Medicare’s main trust fund, the Hospital Insurance (HI) fund – also known as Part A of Medicare – was already in financial trouble before the pandemic hit.
Now the ongoing recession is squeezing the program from both ends. And a recent Trump administration plan to send $200 Medicare cards to seniors has made the program’s financial picture even murkier.
A recent projection from James Capretta, a senior advisor at the Bipartisan Policy Center and a resident scholar at the American Enterprise Institute, found that the program could run low on funds by 2023.
In other words, the next president – be it Joe Biden or President Trump in a second term – will “have about two years to figure out what to do,” Capretta said in an interview with Yahoo Finance.
Capretta studies health care, entitlement programs, and budget policy, and also served as an associate director at the White House’s Office of Management and Budget during the George W. Bush administration.
A ‘broader societal problem’
The 2020 Medicare Trustees report notes that “[i]n the year of asset depletion, which is projected to be 2026 in this report, HI [Medicare Part A] revenues are projected to cover 90% of incurred program costs.”
According to the report, about one of every six people in the U.S. receive coverage through the program. That’s 61 million Americans, including 52.6 million people age 65 and older and 8.7 million people with disabilities.
The HI trust fund had receipts of $322.5 billion and a balance of $194.6 billion at the end of 2019.
Capretta said "the trustees released that report without any idea that the pandemic was about to hit.” The new strains are "a recipe for a lot of trouble,” he added.
A recent report from The Commonwealth Fund underscores Medicare’s financial challenges. The report notes that now older Americans – as they lose their jobs and accompanying employer health benefits – are flocking to the program and further straining its finances.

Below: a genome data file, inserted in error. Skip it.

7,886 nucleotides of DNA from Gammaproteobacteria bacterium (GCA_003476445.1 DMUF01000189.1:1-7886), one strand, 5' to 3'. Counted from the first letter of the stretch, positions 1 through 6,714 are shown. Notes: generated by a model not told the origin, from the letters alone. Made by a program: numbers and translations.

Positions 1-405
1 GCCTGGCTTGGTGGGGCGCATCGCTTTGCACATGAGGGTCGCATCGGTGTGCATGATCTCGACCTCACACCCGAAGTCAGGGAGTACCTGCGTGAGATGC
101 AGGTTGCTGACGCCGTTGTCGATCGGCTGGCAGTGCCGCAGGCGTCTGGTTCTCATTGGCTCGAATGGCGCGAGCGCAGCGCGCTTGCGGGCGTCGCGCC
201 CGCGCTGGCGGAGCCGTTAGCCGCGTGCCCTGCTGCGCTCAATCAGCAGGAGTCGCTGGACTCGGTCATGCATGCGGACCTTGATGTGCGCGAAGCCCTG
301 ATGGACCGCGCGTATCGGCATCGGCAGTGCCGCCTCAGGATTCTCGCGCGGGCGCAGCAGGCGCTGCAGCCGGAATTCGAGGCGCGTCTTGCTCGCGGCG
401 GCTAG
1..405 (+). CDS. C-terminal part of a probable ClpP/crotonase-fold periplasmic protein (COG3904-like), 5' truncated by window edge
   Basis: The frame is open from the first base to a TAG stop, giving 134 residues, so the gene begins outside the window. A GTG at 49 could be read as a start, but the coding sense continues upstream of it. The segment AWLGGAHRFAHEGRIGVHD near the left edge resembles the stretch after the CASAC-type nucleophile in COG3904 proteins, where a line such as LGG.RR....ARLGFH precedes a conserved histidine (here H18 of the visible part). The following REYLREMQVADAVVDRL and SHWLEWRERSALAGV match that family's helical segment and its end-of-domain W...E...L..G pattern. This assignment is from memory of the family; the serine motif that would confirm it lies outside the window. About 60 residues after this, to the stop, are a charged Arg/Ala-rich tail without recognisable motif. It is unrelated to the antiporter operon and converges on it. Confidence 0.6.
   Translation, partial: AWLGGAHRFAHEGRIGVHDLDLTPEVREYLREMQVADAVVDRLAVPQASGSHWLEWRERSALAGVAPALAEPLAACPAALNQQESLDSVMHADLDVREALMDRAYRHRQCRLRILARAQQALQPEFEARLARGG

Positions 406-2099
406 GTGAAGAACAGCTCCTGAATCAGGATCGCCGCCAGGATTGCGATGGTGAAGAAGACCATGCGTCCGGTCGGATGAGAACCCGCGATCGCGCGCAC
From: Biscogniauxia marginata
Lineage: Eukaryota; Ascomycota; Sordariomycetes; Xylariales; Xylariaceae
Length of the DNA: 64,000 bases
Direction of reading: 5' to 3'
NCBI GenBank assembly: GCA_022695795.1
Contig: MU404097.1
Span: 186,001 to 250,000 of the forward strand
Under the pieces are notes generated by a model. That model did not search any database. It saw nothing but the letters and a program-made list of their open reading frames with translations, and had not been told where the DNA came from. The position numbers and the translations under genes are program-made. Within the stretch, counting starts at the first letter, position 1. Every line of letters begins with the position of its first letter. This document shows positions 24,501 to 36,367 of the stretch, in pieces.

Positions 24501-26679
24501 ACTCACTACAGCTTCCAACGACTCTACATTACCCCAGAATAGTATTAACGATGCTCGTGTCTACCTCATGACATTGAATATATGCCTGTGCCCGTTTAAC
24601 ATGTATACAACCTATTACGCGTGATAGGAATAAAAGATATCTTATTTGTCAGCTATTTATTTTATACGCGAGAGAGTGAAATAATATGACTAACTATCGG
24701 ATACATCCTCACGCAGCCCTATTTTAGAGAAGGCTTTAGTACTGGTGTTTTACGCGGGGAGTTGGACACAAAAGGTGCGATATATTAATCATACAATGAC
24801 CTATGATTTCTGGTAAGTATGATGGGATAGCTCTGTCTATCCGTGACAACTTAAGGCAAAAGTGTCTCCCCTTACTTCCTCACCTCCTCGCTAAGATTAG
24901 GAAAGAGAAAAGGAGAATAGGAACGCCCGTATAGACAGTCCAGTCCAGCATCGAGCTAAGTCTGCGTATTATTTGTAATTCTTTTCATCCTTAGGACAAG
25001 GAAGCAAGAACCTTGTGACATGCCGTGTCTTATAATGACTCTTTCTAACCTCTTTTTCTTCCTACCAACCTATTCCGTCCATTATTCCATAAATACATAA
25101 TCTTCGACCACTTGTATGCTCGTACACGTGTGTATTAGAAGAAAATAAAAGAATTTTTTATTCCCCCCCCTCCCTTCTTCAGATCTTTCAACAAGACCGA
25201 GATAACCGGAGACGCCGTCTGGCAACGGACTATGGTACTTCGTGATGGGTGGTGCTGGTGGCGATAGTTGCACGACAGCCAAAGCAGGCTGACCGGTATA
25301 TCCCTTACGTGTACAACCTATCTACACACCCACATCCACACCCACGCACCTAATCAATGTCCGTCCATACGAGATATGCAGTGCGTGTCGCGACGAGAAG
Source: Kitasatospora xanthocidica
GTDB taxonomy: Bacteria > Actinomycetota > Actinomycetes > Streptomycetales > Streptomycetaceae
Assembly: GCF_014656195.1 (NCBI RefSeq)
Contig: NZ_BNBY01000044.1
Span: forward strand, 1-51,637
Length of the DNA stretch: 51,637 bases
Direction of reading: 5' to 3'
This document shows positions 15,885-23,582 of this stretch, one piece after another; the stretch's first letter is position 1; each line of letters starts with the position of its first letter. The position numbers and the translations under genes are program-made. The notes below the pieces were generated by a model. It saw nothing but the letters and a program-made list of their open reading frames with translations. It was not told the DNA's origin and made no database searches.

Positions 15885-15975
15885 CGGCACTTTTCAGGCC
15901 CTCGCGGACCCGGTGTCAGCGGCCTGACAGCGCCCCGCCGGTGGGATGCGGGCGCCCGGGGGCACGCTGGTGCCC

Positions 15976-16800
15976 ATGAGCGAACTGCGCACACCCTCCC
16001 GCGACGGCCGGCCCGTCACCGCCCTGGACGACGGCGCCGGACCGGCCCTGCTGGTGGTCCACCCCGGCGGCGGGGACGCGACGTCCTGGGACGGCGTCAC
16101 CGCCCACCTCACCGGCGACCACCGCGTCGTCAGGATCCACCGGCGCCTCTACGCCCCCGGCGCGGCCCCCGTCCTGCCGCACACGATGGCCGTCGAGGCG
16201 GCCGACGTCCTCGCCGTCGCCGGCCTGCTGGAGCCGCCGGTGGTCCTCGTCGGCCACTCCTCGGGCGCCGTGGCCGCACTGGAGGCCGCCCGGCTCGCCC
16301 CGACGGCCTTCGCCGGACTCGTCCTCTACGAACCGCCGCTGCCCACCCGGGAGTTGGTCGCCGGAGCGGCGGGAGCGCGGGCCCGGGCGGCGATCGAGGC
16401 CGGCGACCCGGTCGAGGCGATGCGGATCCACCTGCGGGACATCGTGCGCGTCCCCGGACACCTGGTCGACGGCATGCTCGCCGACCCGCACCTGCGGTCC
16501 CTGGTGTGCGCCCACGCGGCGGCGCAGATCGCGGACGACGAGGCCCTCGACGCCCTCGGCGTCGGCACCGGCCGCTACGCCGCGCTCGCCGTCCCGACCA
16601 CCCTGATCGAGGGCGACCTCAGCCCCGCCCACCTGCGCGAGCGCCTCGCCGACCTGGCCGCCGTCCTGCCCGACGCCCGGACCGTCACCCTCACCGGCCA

Medicare is currently an important safety net for many older Americans, but it remains crucial to encourage the continued employment of older workers past age 65 to minimize the “long-term effects on Medicare spending and people’s financial security for the remainder of their years,” the Commonwealth report said.
According to the Congressional Budget Office’s 2019 long-term projections, Medicare spending is expected to rise more rapidly than GDP because of several factors, including the aging of the population and rapidly growing health care costs. “Much of the spending growth for Social Security and Medicare results from the aging of the population. As baby boomers age and as life expectancy continues to increase, the percentage of the population age 65 or older will grow significantly, boosting the number of beneficiaries of those programs,” the CBO wrote last year.
Capretta — who appeared as part of Yahoo Finance’s ongoing partnership with the Funding our Future campaign, a group of organizations advocating for increased retirement security for Americans — adds that the cost side of Medicare’s problems are perhaps the most important but also the most intractable.
“It's a reflection of really a broader societal problem,” he said. “We don't have enough discipline on medical care costs...something's going to have to give.”
‘A bad idea from A to Z’
To add to Medicare’s financial strain, the Trump administration has recently sketched out plans to send out free $200 prescription cards to Medicare beneficiaries.
“33 million Medicare beneficiaries will soon receive a card in the mail containing $200 that they can use to help pay for prescription drugs,” President Trump announced in September. “Joe Biden won’t be doing this,” he added, making clear the election year politics involved.
The idea will likely cost around nearly $8 billion, and government officials are reportedly scrambling to produce the cards by Election Day and get Trump’s name on them.
"This is a bad idea from A to Z," said Capretta, noting the bad precedent for fiscal responsibility and the Medicare system. “Moreover, it seems not only is it a bad idea, but it seems to be just completely mishandled.”
The Trump administration is reportedly set to send letters to Medicare beneficiaries before the election to alert them that the cards are coming, although most of the cards themselves won’t arrive until after the election.
“I think the whole thing is too contrived to pass the laugh test," Capretta said.
Ben Werschkul is a producer for Yahoo Finance in Washington, DC.